The Indonesian military shot two German tourists two weeks ago. Luther Hendrik Albert was killed by the TNI, and his wife, Elizabeth Margareth, was shot in the leg. Indonesia has since banned all foreigners from going to Aceh.
Nessen has written articles about Indonesian military repression for the San Francisco Chronicle, the Boston Globe, the Independent (UK) and the Sydney Morning Herald (Australia).
Aceh, on the northern tip of the island of Sumatra in the Western end of the Indonesian archipelago, is the site of one of Asia’s longest running wars. For almost 27 years, the armed Free Aceh Movement (GAM) has been demanding independence from Indonesia. On December 9, 2002, an important cease-fire agreement (CoHA) was signed between Indonesia and GAM. Both sides were subsequently criticized for violating the agreement. In February, Indonesian security forces began actively undermining the CoHA by targeting peaceful political and human rights activists for arrest. At talks in Tokyo, the Indonesian government demanded that GAM drop its goal of independence and disband in order to continue the talks â€¹ conditions that GAM could not fulfill. On May 19, 2003, Indonesian President Megawati Sukarnoputri declared martial law in Aceh. A few hours later, hundreds of Indonesian troops poured in and renewed attacks on both GAM and Acehnese civilians. Numerous civilians and five GAM negotiators were arrested. Under martial law they are not allowed legal representation for twenty days; this can be extended to fifty days. The current TNI offensive is only increasing Acehnese desires for independence from Indonesia, already widespread due to the brutality of Indonesian military and police and the lack of Acehnese control over the region¹s rich natural resources.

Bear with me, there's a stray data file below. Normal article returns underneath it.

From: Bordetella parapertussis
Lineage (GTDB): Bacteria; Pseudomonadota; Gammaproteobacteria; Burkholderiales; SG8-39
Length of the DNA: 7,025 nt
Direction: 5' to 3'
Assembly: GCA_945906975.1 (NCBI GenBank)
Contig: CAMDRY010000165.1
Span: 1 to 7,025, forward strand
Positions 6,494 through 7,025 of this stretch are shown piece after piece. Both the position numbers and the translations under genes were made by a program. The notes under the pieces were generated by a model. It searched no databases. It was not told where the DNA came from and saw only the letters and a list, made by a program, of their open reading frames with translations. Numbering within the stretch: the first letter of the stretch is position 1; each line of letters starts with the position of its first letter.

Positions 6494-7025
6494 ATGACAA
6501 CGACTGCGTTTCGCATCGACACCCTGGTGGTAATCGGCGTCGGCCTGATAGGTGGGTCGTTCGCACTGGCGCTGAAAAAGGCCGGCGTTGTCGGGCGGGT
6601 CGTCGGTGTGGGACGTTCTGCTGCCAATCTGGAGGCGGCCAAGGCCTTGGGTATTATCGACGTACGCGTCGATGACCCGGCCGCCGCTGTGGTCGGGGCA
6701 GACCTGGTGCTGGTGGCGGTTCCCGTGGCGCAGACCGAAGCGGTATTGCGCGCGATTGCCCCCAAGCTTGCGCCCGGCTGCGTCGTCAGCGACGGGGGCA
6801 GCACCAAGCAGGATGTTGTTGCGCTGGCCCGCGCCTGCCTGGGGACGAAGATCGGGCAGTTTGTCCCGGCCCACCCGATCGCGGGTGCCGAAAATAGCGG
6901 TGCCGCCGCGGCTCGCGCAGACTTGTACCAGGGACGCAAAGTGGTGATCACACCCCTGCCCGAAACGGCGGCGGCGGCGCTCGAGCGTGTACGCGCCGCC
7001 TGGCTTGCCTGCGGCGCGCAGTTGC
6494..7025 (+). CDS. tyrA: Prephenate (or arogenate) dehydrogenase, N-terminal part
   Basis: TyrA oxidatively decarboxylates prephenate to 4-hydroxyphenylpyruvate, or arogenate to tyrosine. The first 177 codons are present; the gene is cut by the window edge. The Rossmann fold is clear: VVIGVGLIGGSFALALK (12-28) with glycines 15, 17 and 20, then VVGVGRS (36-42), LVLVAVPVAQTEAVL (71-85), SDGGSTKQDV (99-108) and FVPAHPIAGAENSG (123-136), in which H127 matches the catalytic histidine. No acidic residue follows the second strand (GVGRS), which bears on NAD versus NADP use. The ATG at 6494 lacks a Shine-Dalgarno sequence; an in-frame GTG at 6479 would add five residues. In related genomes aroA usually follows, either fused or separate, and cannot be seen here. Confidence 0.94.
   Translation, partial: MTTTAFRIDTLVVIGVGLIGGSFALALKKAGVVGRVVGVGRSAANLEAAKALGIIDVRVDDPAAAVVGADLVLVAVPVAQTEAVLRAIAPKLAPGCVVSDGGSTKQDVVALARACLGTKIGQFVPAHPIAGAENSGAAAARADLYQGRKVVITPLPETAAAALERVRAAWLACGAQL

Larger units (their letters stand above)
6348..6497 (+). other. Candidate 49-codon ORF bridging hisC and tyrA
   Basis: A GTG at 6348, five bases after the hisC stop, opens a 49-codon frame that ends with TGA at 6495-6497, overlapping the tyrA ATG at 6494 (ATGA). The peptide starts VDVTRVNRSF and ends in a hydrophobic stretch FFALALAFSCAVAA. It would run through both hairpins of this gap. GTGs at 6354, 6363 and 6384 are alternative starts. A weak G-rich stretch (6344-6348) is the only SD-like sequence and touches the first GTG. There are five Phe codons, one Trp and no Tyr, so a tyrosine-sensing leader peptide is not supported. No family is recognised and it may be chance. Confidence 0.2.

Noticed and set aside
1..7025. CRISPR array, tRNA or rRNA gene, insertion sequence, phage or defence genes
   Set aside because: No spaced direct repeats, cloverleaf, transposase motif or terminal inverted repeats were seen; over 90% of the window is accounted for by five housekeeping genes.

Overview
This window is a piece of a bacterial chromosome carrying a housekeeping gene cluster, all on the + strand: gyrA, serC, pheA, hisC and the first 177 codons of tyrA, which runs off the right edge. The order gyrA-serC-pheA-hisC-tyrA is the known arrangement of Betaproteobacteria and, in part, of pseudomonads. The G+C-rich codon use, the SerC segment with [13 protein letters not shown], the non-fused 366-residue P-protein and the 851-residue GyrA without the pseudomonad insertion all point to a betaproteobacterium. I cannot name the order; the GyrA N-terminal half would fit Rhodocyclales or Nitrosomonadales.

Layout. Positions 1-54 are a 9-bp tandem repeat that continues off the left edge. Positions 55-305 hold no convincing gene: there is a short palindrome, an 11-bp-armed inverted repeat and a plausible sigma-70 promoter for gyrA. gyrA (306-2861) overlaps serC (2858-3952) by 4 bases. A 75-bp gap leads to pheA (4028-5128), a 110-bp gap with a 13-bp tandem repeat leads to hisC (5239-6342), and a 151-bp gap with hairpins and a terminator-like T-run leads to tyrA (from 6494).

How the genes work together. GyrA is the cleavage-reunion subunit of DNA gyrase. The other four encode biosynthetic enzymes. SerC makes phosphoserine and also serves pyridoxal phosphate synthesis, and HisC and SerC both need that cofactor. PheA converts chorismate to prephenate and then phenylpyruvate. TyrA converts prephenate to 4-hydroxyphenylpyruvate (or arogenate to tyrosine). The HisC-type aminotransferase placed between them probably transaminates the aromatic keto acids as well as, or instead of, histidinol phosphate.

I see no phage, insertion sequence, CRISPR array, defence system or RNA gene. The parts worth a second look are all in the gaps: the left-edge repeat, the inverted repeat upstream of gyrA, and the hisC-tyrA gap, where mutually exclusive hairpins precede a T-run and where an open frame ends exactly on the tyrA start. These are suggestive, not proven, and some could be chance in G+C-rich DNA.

The income Indonesia draws from the Aceh gas fields is a quarter of the country¹s natural resource revenues; ExxonMobil provides Indonesian troops with economic and material support, and Acehnese activists and the Washington based International Labor Rights Fund charge the oil giant with complicity in TNI murder, kidnapping and rape of Acehnese living near the plant.
Human rights groups estimate some 200 civilians have been killed in Aceh since Indonesia declared martial law on May 19. Over 40,000 people have fled their homes; many are in camps without clean drinking water and adequate sanitation. Indonesia has estimated that over 300,000 people will be displaced in the military operation.
IHRN is a U.S.-based grassroots organization working to educate and activate the American public and influence U.S. foreign policy and international economic interests to support democracy, demilitarization, and justice through accountability and rule of law in Indonesia. IHRN seeks to end armed forces repression in Indonesia by exposing it to international scrutiny. IHRN works with and advocates on behalf of people throughout the Indonesian archipelago to strengthen civil society. For more information see www.IndonesiaNetwork.org.